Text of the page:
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Last Friday, President Donald Trump signed H.R. 244, the Consolidated Appropriations Act of 2017, into law. This budget bill will fund the government through September 30, 2017. Included in the appropriations bill was language that prohibits the Department of Justice from using funds to limit the implementation of state medical cannabis programs.
The language was originally proposed by Reps. Dana Rohrabacher (R-CA) and Earl Blumenauer (D-OR) and was included in the final bill as section 537 (below). This language has been interpreted to protect patients from prosecution by a Federal Appeals Court in the Ninth Circuit. In addition to signing the bill itself, the President issued an accompanying signing statement highlighting particular provisions of the bill. There has been significant press around this signing statement, with some media going as far to say that the President will outright ignore this appropriations rider. However, we take a narrower view.
What does the signing order say about medical cannabis?
The President’s signing statement states, “Division B, section 537 provides that the Department of Justice may not use any funds to prevent implementation of medical marijuana laws by various States and territories. I will treat this provision consistently with my constitutional responsibility to take care that the laws be faithfully executed.”
What does this statement mean for the future of medical cannabis?
As part of President Trump’s duties, he must faithfully execute the law as stated in Article II, Section 3 of the Constitution. The law, as of Friday, May 5th, includes a Congressional budget that prohibits the spending of federal dollars toward preventing the implementation of state medical cannabis programs. The signing statement does not say the Administration plans to ignore state laws nor does it say that medical cannabis programs are unconstitutional. What this statement does do is fuel a tremendous amount of uncertainty around the future of existing medical cannabis programs. To end this constant uncertainty, we must pass permanent federal laws like the CARERS Act, Ending the Federal Prohibition on Marijuana Act of 2017 (H.R. 1227), and others to ensure the rights of medical cannabis patients are protected.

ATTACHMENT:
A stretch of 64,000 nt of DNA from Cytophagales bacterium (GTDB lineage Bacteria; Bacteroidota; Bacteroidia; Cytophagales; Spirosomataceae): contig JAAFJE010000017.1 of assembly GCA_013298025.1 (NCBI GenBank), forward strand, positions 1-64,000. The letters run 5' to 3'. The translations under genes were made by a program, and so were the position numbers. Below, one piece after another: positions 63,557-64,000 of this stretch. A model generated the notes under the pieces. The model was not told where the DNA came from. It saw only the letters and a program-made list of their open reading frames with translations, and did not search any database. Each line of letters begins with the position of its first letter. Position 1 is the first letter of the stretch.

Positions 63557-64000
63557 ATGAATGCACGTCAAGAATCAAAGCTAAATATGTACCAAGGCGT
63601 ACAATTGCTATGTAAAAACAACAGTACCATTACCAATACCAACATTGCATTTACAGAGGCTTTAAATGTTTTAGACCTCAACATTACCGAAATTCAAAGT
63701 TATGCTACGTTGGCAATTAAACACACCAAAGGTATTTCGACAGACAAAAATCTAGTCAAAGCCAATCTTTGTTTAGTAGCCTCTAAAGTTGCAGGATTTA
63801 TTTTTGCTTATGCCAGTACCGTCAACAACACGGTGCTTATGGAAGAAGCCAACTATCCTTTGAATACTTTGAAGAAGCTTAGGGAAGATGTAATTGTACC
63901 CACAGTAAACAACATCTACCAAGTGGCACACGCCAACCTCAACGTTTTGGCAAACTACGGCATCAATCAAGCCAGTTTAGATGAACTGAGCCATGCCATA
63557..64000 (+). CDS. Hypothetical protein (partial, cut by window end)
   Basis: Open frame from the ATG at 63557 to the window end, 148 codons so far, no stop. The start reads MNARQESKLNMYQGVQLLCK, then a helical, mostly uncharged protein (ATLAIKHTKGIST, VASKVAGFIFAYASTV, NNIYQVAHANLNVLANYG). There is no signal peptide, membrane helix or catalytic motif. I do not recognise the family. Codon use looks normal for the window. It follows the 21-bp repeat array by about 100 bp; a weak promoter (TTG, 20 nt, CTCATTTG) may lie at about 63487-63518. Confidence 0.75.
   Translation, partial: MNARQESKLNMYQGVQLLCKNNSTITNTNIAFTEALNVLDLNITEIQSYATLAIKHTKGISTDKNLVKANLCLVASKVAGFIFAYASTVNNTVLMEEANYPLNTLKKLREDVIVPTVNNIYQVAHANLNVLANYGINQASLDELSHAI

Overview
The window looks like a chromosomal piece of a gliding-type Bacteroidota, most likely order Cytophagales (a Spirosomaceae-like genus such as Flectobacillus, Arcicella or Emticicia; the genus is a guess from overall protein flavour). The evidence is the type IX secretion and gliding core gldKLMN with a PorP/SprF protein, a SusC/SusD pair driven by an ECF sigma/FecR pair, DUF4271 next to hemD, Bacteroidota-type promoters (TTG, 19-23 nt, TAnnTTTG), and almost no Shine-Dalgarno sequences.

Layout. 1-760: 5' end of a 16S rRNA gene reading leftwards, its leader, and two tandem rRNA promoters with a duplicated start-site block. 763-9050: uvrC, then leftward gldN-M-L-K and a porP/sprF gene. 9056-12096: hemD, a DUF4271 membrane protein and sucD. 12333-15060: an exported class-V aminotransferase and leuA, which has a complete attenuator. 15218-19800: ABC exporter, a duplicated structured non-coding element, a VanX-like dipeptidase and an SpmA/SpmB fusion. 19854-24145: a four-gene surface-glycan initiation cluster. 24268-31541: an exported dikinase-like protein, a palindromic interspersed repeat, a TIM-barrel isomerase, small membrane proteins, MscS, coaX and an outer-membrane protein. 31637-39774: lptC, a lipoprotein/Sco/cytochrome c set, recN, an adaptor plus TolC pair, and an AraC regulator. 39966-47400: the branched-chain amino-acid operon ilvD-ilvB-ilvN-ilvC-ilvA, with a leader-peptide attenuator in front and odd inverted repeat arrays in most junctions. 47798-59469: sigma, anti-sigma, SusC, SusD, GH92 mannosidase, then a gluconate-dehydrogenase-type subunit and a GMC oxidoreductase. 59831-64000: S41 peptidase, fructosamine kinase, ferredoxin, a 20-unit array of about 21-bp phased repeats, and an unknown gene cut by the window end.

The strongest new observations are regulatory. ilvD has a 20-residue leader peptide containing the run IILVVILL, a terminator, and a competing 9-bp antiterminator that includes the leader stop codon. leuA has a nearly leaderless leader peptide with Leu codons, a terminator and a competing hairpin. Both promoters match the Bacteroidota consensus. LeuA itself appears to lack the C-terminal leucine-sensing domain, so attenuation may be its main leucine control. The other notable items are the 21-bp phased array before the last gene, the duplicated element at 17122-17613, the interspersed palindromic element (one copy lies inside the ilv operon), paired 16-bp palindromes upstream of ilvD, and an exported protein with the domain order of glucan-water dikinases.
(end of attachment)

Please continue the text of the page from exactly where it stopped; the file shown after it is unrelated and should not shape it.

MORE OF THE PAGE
What does a signing statement do?
In addition to President Donald Trump, several other recent presidents have issued signing statements including Barack Obama, George W. Bush, and Bill Clinton. Signing statements are usually issued for political reasons or to highlight a president’s view on the constitutionality of certain parts of a bill. However, while it expresses opinion, it does not allow the president to unilaterally decide which parts of a bill to enforce. Signing statements have been equivocally compared to line item vetoes. Line item vetoes have been ruled unconstitutional, so a president must either reject the whole bill, or sign the bill into law. Other interpretations of signing statements have indicated that they have no legal “validity or effect”.
None of the funds made available in this Act to the Department of Justice may be used, with respect to any of the States of Alabama, Alaska, Arkansas, Arizona, California, Colorado, Connecticut, Delaware, Florida, Georgia, Hawaii, Illinois, Iowa, Kentucky, Louisiana, Maine, Maryland, Massachusetts, Michigan, Minnesota, Mississippi, Missouri, Montana, Nevada, New Hampshire, New Jersey, New Mexico, New York, North Carolina, Ohio, Oklahoma, Oregon, Pennsylvania, Rhode Island, South Carolina, Tennessee, Texas, Utah, Vermont, Virginia, Washington, West Virginia, Wisconsin, and Wyoming, or with respect to the District of Columbia, Guam, or Puerto Rico, to prevent any of them from implementing their own laws that authorize the use, distribution, possession, or cultivation of medical marijuana.